Darfur vs Palestine

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  1. livelonger profile image85
    livelongerposted 14 years ago

    I thought it would be a good time to ask a nagging question (in my mind, at least): why does Israel's treatment of Palestinians provoke such outrage in the West, while Sudan's treatment of Darfuris faces a generally dispassionate response?

    I just searched HubPages for "Darfur":
    - 168 hubs
    - 31 forum posts (including this one that went nowhere)

    Then "Palestine":
    - 609 hubs
    - 113 forum posts

    When you look at the death toll:
    - 300,000 dead in Darfur (about 60,000 from violence, about 240,000 from disease/starvation) over the last 6 years
    - About 6,500 dead among Palestinians (5000 from 2000-2008, 1400 in 2009 with the Gaza attack)

    I am not saying that 6,500 dead people is no big deal. I am wondering, though, what animates the West (why it animates the Arab world is obvious) about this but the 60,000 killed in Darfur only manages a relatively tepid response.

    1. SomewayOuttaHere profile image59
      SomewayOuttaHereposted 14 years agoin reply to this

      not sure why?  rwanda didn't seem to be on the radar as much either until it was too late......hate to say it; hate to think it - not as much money/power on the line?

      1. SomewayOuttaHere profile image59
        SomewayOuttaHereposted 14 years agoin reply to this

        politician who lives where I am, but who was elected for national purposes has tried a few times to bring attention to Darfur within our federal parliamentary system - the issues just seem to me to fall on deaf ears.........I speak with him from time to time when he's in town...and he has spoken frequently about Darfur of course....he has done a lot of personal work in Africa - not sure exactly where.

    2. Paraglider profile image87
      Paragliderposted 14 years agoin reply to this

      It's a good question which I think has several answers, all of which contribute to the relatively high profile of the Palestine conflict. Some of the answers have already been suggested. In my view the major reason is:

      A third World war cannot be sparked off in Darfur. It can be, and it just might happen, in the Middle East. Israel is a nuclear power and would not surrender while it still had this last card to play. People are therefore worried less about what is happening than about what could happen.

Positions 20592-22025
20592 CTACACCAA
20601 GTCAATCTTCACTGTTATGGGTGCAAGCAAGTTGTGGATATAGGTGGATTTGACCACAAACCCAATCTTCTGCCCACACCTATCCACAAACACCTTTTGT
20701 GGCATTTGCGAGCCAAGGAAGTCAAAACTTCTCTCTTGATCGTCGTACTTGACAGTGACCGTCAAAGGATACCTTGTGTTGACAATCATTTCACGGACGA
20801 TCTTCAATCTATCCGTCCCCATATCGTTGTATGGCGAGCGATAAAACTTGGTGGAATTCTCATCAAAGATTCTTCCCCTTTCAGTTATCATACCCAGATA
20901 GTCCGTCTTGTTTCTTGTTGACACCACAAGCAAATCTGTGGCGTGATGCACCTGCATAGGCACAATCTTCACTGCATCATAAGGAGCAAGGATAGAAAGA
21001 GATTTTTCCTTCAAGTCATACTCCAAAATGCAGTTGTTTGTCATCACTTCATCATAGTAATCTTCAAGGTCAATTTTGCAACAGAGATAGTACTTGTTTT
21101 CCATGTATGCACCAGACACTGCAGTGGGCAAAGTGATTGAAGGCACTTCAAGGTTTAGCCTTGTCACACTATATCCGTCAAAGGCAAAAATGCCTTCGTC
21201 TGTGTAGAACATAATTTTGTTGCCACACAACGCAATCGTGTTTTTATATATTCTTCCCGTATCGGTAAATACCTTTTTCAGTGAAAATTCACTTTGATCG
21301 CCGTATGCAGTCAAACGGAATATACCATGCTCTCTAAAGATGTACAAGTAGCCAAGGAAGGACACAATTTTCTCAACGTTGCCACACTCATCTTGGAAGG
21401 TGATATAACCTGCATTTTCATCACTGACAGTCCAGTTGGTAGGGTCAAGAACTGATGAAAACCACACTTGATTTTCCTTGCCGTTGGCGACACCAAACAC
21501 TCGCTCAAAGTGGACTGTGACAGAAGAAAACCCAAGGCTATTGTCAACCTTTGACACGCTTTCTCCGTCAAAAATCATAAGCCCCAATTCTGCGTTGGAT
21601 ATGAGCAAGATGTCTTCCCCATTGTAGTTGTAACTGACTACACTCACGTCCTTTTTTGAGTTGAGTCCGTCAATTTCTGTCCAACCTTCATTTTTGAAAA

1. livelonger profile image85
        livelongerposted 14 years agoin reply to this

        Isn't that a bit of a circular argument, though? I agree it's true, but why exactly would Turkey and countries further West feel compelled to be drawn in to the conflict should it escalate? (Maybe I'm being naive, but I can't imagine most eastern Muslim countries, like Kyrgyzstan or Malaysia getting involved) Why would certain countries get involved and why?

        India and Pakistan are both nuclear powers and have unresolved conflicts with each other that could easily escalate. I see very few protests outside the Subcontinent calling one bloody murderers, or the others terrorists. Hundreds get killed in Kashmir and there isn't so much as a peep in the West about it.

        The usual portrayal of the Middle East conflict is one of a humanitarian and civil rights travesty, not one of a potential threat to all of humanity. Or at least that's the way it's seemed to me. And if you're talking about a humanitarian and civil rights travesty, having 300,000 killed over 10 years and over a million expelled from their homes seems like pretty much the biggest one we've had since Rwanda.

        Maybe it's because the Darfur conflict has undisputed 'good guy' and 'bad guy' sides, while the Palestine one doesn't (it's the polemic nature of the conflict that fires it up).

        1. Sufidreamer profile image79
          Sufidreamerposted 14 years agoin reply to this

          Turkey isn't that far away from Israel - that is the problem and, in the case of Turkey, it has always been an ally of Israel due to a common enemy - Islamic fundamentalism. That is why the present situation is a concern - I am not going to start the arguments again (there are plenty of other threads for that), but it has created tension in the area.

          It is very difficult not to get drawn into the debate in this part of the world especially because, as Kephrira mentioned, religion is involved. If Turkey is drawn in, so are Greece and the Balkan states, like dominoes. It is our backyard, I guess - like Central America for you guys. Greece and part of Turkey, whilst geographically European, are historically, socially and culturally Middle Eastern.